Manufacturing Data Maturity Model and First Frontiers

Data and analytics capabilities have leaped forward in recent years. The amount of available data is growing exponentially, more complex algorithms have been developed, and the computational and storage capacity are steadily improving. So, rather than intuition, the new normal is to rely on data to drive digital innovations and business decisions. In fact, data is the “most valuable resource” for organizations including in manufacturing.

Industry 4.0 brings together advanced manufacturing technologies such as artificial intelligence (AI), machine learning (ML), digital twins, augmented reality (AR), and virtual reality (VR) to enable integrated, autonomous, and self-regulating manufacturing systems that operate independently of human intervention. Manufacturing machine/process data can be analyzed by algorithms and used to make critical business and operating decisions in real time that directly affect production output.

As shown in Figure 1, the journey from data collection to digital maturity is a journey in which analysis, context and ideas are added to transform raw data captured from a device or system into information, knowledge and finally actionable wisdom for decision makers.

Figure 1: The stages of the data maturity model on the path to achieving Industry 4.0.

First, data from manufacturing machines/processes is collected, standardized, digitized, and organized as big data. Then, meaning is added and the data is aggregated into knowledge via artificial intelligence. Finally, data is transformed into actionable wisdom captured through shared insights into digital maturity.

Data collection – the first limit

The first and most important frontier for achieving digital maturity in Industry 4.0 is data collection. Data from manufacturing machines/processes is captured via sensors and stored across several key technologies. On the OT side, the data side is stored with controllers, PLCs, gates, and peripherals, and on the IT side with the data center or enterprise cloud. Data storage technology enables long-term storage of digital data captured from advanced sensors. This data-rich environment enables initiatives from the Industrial Internet of Things (IIoT), to big data and simulation, artificial intelligence, adaptive control, and digital twins.

There are some challenges to data collection in manufacturing. Machines and processes in a manufacturing plant are heterogeneous and use different protocols to communicate. Data connectivity is also a major issue due to the outdated nature of factory systems. As a result, IT and OT systems typically do not have an easy way to communicate to enable Industry 4.0 initiatives.

The data broker is one of the key factors enabling to overcome these challenges and to link OT data with IT systems. Using a core standard such as MQTT, a data broker supports the ability to connect to multiple clients that publish data and multiple clients involved to receive data such as enterprise applications. Clients communicating with the broker can abstract the underlying protocol that machines/processes use to communicate. The broker works well in low bandwidth environments with unreliable communication mechanisms due to the basic deployment/subscription method where machines/processes do not need to continue polling for data.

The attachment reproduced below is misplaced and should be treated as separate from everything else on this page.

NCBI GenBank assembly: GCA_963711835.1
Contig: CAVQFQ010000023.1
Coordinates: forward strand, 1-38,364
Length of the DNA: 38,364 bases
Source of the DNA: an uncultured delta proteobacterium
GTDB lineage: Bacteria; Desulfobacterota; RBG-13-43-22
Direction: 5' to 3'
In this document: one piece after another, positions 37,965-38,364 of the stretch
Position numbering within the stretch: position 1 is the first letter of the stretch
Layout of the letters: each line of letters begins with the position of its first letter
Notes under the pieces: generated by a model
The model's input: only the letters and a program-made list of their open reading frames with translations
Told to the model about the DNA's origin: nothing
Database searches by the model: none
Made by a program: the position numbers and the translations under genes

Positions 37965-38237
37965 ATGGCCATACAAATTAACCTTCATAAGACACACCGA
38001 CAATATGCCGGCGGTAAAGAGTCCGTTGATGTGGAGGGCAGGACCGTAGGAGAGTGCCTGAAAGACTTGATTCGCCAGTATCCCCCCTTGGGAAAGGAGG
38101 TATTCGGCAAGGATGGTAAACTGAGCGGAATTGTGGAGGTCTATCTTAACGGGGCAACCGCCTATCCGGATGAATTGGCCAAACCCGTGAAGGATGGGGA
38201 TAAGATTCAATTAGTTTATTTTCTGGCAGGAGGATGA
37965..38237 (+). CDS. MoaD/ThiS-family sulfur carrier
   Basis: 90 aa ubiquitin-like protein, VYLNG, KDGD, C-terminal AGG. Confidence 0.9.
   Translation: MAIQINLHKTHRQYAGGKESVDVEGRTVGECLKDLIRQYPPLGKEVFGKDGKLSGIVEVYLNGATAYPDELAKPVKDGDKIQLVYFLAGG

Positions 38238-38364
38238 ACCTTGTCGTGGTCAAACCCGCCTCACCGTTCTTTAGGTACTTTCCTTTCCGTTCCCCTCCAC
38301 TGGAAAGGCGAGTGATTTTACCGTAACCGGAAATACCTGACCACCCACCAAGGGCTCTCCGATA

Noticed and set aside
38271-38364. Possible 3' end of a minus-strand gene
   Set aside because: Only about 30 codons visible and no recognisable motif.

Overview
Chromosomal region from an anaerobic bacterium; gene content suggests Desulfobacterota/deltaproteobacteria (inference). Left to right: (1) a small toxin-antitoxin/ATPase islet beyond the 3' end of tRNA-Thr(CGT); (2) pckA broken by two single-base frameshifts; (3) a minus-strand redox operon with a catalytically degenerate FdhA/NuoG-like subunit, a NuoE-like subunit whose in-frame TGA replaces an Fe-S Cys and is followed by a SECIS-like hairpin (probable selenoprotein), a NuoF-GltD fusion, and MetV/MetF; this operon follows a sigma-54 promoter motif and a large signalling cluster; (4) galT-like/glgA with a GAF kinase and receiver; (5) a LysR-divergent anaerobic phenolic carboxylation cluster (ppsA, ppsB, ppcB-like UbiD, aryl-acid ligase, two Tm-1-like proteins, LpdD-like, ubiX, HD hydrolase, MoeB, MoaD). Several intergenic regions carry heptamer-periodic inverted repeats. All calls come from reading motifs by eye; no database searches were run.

The broker is able to securely communicate data between deployment clients usually on the OT side to clients involved on the IT side. For example, a flow analytics application may want to obtain data from a SCADA system to run its analyzes and publish results in real time. The application will run an MQTT client subscribed to the broker. The SCADA client will publish the data to the broker as it becomes available. As a result, your broker’s co-stream analytics app will automatically get updates without having to poll for the data.

Figure 2 presents a model data structure that shows how a data broker connects multiple devices/processes and applications to enable smooth bi-directional traffic.

Figure 2: Data must be engineered to support multiple data producers and data consumers to link OT to IT.

conclusion

As discussed in this article, when properly harnessed, data is the most valuable asset for many organizations, particularly in manufacturing. To make the most of Industry 4.0 technology, you must turn data into wisdom. A major first step toward this journey is data collection.

There are many challenges to data collection especially when it comes to efficiently transferring data from OT systems to IT systems. Data brokers play a very important role in ensuring that data is available for advanced use cases that allow organizations to take full advantage of Industry 4.0 technology.


About the author

Ravi Subramanian

Ravi Subramanian Manufacturing Solutions Industry Manager at HiveMQ

Ravi Subramanian is a pioneer in product marketing and management with extensive experience delivering high-quality products and services that have generated more than $10 billion in revenue and cost savings for companies such as Motorola, GE, Bosch and Weir. Mr. Subramanian has successfully launched product launches, created brands, created product advertisements and marketing campaigns for global and regional teams.

LinkedIn profile: https://www.linkedin.com/in/ravisubra/

Email ID: Ravi Subramanyan[email protected]>

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